CHI-HI SALAD TRIO
Sarah Merritt, Manager of the Old East Village BIA believes the renaissance in the area can be credited to entrepreneurs like the Huynh family who have seen the opportunity in the OEV and invested. “Good business people and in the case of CHI HI – good cooks too – are enticing customers to come and try the phenomenal meals. The OEV has such an eclectic mix of food styles and menus that diners are very pleased with the options and the tasting outcomes.” Merritt also says the spacing of the food businesses and restaurants on Dundas Street is creating a very walk- able food district.
791 Dundas St, London. 519-601-8448 firstname.lastname@example.org
The CHI HI is open WEEKDAYS 11 AM TO 9 PM and FRIDAY AND SATURDAY until 10 pm. – CLOSED SUNDAY.
THE VIETNAM RESTAURANT
Speaking of the Old East Village, my introduction to pho and subsequent comparisons are based on the delicious concoctions that have a sweet undertone accompanied by thin slices of rare beef which they have been serving at The Vietnam since my first visit twenty years ago. Located across from Kellogg’s, Long Duc Ngo is the welcoming hands-on proprietor of this long established Vietnamese restaurant since 1994. The kitchen offers a selection of accessibly priced noodle, rice and soup dishes. The substantive menu includes: superb spring rolls, pho, sizzling hot pots, and many seafood and chicken dishes. Favourites include: Pho Dac Biet the signature combination beef, rice noodle broth with rare and brisket beef, beef balls and tripe with fresh herbs. The cold rice paper roll known as goi cuon is a perennial favourite. It is comprised of noodles, shrimp, pork, lettuce, mint and Thai basil, making this savoury easy to dip in a thick sauce of peanuts and soya.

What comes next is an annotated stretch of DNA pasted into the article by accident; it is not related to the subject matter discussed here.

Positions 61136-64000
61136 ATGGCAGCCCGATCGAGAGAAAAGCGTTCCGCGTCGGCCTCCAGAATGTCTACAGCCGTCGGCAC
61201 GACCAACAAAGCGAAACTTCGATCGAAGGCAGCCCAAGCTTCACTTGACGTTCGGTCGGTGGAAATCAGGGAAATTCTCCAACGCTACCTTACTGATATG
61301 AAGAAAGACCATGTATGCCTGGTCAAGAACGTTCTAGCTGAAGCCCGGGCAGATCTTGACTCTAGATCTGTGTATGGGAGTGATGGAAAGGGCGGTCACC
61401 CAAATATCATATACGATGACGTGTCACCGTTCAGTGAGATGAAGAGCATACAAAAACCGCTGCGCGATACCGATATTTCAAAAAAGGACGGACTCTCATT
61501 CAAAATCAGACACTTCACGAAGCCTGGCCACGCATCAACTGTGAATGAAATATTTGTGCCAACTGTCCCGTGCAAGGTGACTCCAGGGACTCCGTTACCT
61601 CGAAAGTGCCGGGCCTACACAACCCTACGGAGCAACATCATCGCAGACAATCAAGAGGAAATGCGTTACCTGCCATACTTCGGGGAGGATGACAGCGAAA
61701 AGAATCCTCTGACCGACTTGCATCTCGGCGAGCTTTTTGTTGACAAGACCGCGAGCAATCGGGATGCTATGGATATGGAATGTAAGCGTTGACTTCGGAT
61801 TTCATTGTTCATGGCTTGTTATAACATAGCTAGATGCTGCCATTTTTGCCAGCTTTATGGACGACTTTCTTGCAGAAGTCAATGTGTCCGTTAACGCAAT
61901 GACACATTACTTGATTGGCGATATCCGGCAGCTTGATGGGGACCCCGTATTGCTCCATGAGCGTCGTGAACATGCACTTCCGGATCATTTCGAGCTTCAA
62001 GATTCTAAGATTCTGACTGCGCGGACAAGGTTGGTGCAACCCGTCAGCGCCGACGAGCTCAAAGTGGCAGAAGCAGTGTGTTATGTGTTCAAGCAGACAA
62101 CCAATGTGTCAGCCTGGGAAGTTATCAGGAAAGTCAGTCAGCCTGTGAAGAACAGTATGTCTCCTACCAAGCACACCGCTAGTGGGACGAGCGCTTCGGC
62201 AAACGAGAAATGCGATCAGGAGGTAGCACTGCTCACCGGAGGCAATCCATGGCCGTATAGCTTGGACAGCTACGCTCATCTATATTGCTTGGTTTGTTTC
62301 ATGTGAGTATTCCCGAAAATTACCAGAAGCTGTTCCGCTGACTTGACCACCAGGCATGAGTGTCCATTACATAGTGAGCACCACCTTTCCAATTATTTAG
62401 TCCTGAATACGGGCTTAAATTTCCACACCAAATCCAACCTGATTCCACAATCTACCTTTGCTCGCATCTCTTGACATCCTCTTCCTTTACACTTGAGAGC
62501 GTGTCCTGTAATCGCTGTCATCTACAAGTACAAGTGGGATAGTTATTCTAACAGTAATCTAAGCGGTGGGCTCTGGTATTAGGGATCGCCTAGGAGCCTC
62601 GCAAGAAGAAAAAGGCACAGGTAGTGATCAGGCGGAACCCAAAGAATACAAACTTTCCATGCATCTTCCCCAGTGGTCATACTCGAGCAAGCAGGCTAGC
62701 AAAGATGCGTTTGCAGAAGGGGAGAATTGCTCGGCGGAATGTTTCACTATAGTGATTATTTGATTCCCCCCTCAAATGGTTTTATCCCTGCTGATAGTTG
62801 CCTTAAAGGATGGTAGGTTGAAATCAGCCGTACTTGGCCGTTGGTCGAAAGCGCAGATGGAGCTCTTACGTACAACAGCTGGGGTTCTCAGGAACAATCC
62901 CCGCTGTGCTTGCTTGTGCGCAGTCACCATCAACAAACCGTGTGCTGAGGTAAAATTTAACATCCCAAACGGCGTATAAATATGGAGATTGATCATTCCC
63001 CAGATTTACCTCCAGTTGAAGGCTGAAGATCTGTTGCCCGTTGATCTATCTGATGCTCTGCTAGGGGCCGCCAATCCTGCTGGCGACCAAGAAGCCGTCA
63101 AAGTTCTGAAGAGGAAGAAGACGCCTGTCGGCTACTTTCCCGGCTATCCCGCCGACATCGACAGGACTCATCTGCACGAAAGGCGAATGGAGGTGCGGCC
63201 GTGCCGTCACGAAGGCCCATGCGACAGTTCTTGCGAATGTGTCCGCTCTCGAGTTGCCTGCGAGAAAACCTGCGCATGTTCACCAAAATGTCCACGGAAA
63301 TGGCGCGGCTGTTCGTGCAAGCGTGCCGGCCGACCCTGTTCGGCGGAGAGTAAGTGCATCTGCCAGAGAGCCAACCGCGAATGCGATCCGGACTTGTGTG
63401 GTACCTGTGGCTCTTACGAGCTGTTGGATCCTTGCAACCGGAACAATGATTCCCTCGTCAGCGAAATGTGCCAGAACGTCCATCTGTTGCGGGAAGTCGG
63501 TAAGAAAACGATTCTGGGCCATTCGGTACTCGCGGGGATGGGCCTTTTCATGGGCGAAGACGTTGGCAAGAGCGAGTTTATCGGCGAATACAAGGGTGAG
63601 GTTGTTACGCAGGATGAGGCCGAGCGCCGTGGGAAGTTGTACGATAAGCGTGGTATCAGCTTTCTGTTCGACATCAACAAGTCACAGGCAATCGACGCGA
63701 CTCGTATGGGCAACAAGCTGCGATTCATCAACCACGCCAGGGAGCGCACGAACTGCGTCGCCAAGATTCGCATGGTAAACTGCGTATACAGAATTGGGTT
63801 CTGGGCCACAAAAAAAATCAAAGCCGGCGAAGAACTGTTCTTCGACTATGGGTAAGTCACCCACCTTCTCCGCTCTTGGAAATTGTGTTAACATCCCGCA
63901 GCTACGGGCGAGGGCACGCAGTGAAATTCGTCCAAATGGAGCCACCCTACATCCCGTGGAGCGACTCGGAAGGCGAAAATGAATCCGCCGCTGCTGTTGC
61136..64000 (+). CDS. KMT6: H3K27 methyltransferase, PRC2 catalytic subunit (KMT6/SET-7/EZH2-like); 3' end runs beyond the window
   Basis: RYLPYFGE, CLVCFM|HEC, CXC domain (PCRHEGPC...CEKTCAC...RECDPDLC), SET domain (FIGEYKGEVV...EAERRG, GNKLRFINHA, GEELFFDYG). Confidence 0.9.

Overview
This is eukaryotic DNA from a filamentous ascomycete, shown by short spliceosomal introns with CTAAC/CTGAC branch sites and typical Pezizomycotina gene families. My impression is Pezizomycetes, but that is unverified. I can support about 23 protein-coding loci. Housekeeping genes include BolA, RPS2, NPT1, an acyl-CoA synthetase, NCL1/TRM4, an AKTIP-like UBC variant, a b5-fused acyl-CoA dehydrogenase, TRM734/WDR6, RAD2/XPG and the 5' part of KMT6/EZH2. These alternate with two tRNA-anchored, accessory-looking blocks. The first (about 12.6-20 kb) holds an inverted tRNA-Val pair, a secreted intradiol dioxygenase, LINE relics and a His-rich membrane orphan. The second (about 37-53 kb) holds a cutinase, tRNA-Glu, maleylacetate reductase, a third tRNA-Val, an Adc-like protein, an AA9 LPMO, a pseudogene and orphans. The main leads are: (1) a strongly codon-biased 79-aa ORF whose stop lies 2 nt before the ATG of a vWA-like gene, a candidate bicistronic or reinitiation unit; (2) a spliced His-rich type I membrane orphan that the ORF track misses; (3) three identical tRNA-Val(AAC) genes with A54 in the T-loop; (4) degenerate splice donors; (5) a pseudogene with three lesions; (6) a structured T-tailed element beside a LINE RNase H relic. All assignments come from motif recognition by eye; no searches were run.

1074 Dundas St, London
519 - 457-0762
TUESDAY – THURSDAY 11 AM TO 9 PM
FRIDAY 11 AM TO 9 PM
SATURDAY 12 PM TO 10 PM
SUNDAY 12 PM TO 9 PM
Thuận KiềuEstablished in 1996, Thuận Kiều, family- owned and operated has developed a devoted fan base over the years for its hands-on approach.
1275 Highbury Ave N., London
For well over a decade, the family-run, Quynh Nhi, has garnered a loyal patronage and prospered because of its responsive service, consistency and good Vietnamese food. The restaurant is situated off the beaten path in a forty-seat premises that it shares with an auto repair garage at the corner of Wharncliffe and Riverside. Named after siblings Quynh and Nhi, the restaurant is a family-run business operated by their large extended family.
55 Wharncliffe Road N., London
Spring Rolls at Tamarine
TAMARINE BY QUYNH NHI